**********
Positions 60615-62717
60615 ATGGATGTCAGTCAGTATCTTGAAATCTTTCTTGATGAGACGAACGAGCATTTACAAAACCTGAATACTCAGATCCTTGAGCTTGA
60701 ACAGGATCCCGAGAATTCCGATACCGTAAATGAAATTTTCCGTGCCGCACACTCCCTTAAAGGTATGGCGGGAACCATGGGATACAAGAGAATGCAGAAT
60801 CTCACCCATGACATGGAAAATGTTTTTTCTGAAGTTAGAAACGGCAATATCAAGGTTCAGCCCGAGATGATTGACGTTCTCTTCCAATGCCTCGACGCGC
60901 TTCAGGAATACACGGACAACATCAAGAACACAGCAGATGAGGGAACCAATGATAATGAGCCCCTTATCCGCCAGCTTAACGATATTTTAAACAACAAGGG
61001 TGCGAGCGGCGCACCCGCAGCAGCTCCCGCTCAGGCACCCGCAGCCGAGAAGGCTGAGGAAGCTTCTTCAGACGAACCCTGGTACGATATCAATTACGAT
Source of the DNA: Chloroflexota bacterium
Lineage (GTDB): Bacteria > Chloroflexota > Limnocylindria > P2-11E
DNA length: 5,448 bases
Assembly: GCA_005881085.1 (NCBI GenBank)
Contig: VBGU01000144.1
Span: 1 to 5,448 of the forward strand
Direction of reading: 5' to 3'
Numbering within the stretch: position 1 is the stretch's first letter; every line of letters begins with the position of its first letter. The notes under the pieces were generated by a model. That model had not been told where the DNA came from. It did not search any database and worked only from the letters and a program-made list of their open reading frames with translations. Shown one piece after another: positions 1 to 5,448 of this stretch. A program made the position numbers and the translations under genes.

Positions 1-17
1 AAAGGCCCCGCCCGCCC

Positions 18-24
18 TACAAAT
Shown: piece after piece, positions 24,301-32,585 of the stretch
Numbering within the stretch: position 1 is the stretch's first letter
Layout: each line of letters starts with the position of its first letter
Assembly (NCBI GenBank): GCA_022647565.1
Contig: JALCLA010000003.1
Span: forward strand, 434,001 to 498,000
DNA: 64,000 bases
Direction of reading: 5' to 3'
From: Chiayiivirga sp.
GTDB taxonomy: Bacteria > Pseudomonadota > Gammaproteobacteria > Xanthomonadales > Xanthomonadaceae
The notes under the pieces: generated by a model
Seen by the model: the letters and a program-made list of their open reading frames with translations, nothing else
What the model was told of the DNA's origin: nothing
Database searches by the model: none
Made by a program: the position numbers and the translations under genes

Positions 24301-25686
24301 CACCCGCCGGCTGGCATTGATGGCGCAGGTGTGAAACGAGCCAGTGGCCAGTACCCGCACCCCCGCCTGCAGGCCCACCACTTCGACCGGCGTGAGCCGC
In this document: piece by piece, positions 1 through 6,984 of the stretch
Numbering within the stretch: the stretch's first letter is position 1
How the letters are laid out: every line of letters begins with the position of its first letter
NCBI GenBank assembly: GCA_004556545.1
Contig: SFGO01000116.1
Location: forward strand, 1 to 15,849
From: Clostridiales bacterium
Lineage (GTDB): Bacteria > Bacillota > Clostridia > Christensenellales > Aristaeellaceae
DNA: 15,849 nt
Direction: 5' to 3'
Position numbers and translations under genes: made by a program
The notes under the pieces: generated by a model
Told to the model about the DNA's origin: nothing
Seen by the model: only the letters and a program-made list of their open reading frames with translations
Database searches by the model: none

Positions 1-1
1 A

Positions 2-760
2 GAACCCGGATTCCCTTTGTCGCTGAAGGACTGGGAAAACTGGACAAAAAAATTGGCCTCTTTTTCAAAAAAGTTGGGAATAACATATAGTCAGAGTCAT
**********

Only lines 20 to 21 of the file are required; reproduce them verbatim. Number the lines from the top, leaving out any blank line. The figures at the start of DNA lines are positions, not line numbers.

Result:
Numbering within the stretch: position 1 is the stretch's first letter
Layout: each line of letters starts with the position of its first letter